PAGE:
Gartner’s Hype Cycle: a quick review


For internal students from (I)BA, Gartner’s Hype Cycle should sound and look familiar, as we discussed it during the BIM class in our 3rd year. For those of you who may have forgotten or that have transferred from other universities or hbo, the hype cycle describes the life cycle of technologies, and contains 5 phases. The life cycle starts off when a technology trigger takes place; a technological breakthrough can cause increased interest and publicity. After the trigger, technological developments quickly move up the graph towards the peak of inflated expectations. In this phase, as the name suggests, expectations peak often beyond an inflated point, only to plummet into the trough of disillusionment, the next phase. In this phase the interest for the technology fails to satisfy the set expectations. If the technology survives this trough, it will slowly climb the slope of enlightenment, where the usefulness and benefits of the technology are discovered and proved. Finally, hopefully, it will reach the last phase; the plateau of productivity, which is characterized by more widespread adoption. [1]

Each year Gartner releases a new hype cycle, on which they locate the current placement of technologies along the graph, as well as an estimate on how long, if at all, it will take that technology to reach the plateau of productivity. Below you will find the hype cycles from the past 3 years:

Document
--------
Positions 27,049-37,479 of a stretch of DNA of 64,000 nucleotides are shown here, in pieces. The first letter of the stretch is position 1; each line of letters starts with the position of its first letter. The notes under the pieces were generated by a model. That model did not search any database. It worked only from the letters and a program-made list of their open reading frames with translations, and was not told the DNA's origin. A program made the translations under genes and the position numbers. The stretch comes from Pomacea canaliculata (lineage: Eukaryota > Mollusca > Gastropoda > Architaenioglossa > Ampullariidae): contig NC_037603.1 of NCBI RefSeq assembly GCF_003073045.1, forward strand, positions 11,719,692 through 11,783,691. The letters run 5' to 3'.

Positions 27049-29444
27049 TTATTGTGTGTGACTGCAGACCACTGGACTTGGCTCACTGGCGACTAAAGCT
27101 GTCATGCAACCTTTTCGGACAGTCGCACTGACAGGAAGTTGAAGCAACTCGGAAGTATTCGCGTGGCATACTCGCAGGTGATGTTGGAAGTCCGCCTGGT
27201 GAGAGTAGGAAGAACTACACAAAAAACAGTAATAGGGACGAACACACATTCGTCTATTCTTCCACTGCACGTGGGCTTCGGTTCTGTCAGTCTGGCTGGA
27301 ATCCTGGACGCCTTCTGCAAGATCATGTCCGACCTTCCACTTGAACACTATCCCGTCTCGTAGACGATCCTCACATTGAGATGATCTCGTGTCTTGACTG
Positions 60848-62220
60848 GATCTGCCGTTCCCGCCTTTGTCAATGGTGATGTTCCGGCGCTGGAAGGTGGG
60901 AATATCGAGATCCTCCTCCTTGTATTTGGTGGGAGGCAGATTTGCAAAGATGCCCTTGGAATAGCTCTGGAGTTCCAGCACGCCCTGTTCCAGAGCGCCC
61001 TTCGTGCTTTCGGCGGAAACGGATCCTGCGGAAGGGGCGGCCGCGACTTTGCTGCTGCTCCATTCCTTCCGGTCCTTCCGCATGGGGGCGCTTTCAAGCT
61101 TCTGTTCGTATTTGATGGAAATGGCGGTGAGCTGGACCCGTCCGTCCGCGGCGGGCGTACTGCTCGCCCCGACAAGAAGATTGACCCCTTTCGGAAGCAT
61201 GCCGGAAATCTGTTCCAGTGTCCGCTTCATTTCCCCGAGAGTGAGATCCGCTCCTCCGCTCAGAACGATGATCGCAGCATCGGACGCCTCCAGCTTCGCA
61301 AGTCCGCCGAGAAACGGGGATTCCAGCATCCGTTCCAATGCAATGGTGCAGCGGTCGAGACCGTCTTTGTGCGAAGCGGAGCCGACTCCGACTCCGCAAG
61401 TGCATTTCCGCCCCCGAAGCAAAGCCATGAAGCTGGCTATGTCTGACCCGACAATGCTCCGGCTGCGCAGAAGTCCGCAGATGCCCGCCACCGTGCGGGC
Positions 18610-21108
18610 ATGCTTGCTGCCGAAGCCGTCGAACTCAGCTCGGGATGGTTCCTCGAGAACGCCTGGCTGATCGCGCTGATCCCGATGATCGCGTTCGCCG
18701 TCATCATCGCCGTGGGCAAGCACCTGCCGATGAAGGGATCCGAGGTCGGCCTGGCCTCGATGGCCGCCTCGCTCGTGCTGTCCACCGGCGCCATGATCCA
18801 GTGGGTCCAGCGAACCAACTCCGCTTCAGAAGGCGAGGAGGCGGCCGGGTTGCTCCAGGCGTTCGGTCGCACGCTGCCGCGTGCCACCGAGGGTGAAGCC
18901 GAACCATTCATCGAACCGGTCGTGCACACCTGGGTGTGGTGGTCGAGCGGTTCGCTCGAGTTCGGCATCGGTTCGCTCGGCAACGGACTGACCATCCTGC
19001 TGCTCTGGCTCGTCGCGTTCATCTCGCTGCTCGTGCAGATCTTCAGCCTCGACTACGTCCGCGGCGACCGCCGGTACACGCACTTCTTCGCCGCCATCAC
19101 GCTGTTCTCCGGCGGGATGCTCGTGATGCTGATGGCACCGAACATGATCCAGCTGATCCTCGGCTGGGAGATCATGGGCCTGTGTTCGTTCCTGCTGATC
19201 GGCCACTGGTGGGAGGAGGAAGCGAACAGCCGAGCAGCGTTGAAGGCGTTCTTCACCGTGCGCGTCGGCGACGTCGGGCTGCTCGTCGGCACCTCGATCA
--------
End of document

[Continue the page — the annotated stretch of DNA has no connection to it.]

Gartner’s Hype Cycle 2013 [2]

Gartner’s Hype Cycle 2014 [3]

Gartner’s Hype Cycle 2015 [4]

The hype cycle aims to help managers understand if and when to invest in a certain technology. This is important because not every technology makes it past the trough of disillusionment. Some technologies require early adoptions in order to pay out massive profits, while others require a more careful approach and moderation, and some are better left alone until others have proved the profitability of the technology. [1]

Sources:

[1] Gartner Hype Cycle, retrieved from http://www.gartner.com/technology/research/methodologies/hype-cycle.jsp accessed on October 11, 2015
[2] Gartner Hype Cycle 2013, retrieved from http://www.gartner.com/newsroom/id/2575515 accessed on October 11, 2015
[3] Gartner Hype Cycle 2014, retrieved from http://www.gartner.com/newsroom/id/2819918 accessed on October 11, 2015
[4] Gartner Hype Cycle 2015, retrieved from http://www.gartner.com/newsroom/id/3114217 accessed on October 11, 2015

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